New York, NY – In the fall of 2017, just before the City Council passed a new construction safety bill requiring additional hours of safety training, then Speaker Melissa Mark-Viverito said the legislative body was not going to sit around and watch workers die. But the deaths have continued, nonetheless.
On May 18, a construction worker fell 30 feet to his death at a Madison Avenue job site near Grand Central Terminal.
Less than two weeks before, on May 8, the New York City Council agreed to extend the compliance deadline for that construction safety training bill initially passed in 2017.
That original piece of legislation was introduced in response to the more than 40 New York City construction workers — the overwhelmingly majority of them nonunion — who died on the job over a two-year period.
Despite the outrageous death toll, forces representing NYC’s powerful real estate industry relentlessly pushed to block implementation of the construction safety bill, citing the high cost of adequately training nonunion workers — most of them from minority communities.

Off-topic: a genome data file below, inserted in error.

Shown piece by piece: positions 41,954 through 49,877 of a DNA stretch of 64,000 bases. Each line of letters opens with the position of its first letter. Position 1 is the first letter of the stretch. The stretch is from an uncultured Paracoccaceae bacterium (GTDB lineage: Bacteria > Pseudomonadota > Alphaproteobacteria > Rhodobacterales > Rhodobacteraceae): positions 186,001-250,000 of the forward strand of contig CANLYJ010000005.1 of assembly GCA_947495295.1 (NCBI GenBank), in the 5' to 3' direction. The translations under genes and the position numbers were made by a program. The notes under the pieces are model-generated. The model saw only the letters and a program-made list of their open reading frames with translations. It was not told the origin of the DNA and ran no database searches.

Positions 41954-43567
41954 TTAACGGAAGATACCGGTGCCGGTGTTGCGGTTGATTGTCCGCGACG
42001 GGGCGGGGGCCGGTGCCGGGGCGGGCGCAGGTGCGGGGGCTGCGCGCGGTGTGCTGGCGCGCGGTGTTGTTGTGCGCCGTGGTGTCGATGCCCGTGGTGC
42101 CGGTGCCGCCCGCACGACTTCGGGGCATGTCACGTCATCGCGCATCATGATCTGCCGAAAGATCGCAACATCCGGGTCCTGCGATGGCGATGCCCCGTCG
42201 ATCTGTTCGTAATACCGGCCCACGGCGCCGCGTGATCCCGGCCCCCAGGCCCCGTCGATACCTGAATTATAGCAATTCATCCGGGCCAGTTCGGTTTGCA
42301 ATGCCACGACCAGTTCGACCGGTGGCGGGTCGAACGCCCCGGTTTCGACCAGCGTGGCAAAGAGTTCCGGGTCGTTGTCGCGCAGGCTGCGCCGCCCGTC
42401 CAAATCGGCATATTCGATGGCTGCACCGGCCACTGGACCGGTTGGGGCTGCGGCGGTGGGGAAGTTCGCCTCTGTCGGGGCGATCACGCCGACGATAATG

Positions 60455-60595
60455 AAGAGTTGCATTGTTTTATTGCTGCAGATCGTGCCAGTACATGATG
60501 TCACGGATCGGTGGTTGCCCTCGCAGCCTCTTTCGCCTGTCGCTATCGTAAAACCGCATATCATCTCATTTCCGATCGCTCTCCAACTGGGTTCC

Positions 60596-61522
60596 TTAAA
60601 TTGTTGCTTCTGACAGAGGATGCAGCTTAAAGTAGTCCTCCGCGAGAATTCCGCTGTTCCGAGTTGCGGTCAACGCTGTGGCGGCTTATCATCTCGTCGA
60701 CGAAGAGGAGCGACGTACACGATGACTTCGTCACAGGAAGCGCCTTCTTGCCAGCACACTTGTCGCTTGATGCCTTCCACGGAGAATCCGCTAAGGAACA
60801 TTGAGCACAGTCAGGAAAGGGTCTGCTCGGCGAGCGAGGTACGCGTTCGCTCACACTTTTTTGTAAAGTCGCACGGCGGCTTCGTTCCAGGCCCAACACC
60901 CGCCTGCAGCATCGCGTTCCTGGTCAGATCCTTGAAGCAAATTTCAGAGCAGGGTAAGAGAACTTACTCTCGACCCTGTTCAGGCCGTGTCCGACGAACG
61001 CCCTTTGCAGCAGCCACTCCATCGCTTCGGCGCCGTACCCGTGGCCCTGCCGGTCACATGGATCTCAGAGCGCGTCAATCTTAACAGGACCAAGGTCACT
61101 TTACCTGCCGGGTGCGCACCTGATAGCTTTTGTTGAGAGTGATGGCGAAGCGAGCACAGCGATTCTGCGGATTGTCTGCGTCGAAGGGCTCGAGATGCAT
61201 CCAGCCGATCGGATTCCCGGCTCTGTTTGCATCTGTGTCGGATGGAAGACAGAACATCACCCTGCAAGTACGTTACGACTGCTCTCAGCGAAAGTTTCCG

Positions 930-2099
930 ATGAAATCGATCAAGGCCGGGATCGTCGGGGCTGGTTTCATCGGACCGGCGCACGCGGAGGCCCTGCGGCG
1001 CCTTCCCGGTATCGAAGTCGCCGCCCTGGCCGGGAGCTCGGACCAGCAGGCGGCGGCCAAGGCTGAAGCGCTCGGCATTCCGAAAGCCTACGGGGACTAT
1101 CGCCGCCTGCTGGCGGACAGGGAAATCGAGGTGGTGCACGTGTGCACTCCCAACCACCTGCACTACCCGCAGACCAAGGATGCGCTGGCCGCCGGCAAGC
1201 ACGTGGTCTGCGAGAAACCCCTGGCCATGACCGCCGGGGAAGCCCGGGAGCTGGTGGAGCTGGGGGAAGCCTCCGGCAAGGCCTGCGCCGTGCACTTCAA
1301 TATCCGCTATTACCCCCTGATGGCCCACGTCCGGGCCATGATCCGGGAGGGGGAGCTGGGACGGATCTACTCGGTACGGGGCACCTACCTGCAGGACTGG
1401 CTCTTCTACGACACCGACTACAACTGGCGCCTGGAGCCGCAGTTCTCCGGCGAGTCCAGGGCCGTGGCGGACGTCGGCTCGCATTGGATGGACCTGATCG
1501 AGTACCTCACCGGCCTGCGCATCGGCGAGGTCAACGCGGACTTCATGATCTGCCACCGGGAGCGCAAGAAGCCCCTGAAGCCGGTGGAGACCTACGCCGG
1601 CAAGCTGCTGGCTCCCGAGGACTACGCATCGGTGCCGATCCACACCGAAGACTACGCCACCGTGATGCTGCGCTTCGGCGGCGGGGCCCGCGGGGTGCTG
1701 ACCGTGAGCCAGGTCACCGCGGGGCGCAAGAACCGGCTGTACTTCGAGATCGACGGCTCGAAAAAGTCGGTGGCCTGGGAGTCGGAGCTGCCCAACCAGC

Union construction workers, because of their years-long apprenticeships, are exempt from the new safety training requirements.
In backing a new six-month extension to the original construction safety training bill passed two years ago, Public Advocate Jumaane Williams said that the additional period of time will more allow for more workers to be trained.
“We did not anticipate everything that would happen,” Williams told reporters just before the six-month extension was approved earlier this month. “We’ve gotten reports of workers actually getting fired instead being trained.”
According to Williams, DOB officials will know, just three months into the current extension, if another three months will be needed to get workers adequately trained. There is also the possibility that the extension period cold be expanded.
The public advocate said additional legislative action set to debut shortly will help more construction workers attain the required training.
A spokesperson for Williams told LaborPress, “It’s unfortunate that an extension was necessary, but this measure— combined with other legislation that is expected to pass in the coming weeks— will help address the eroding culture of safety that has too often led to tragedy for the people who build our city.”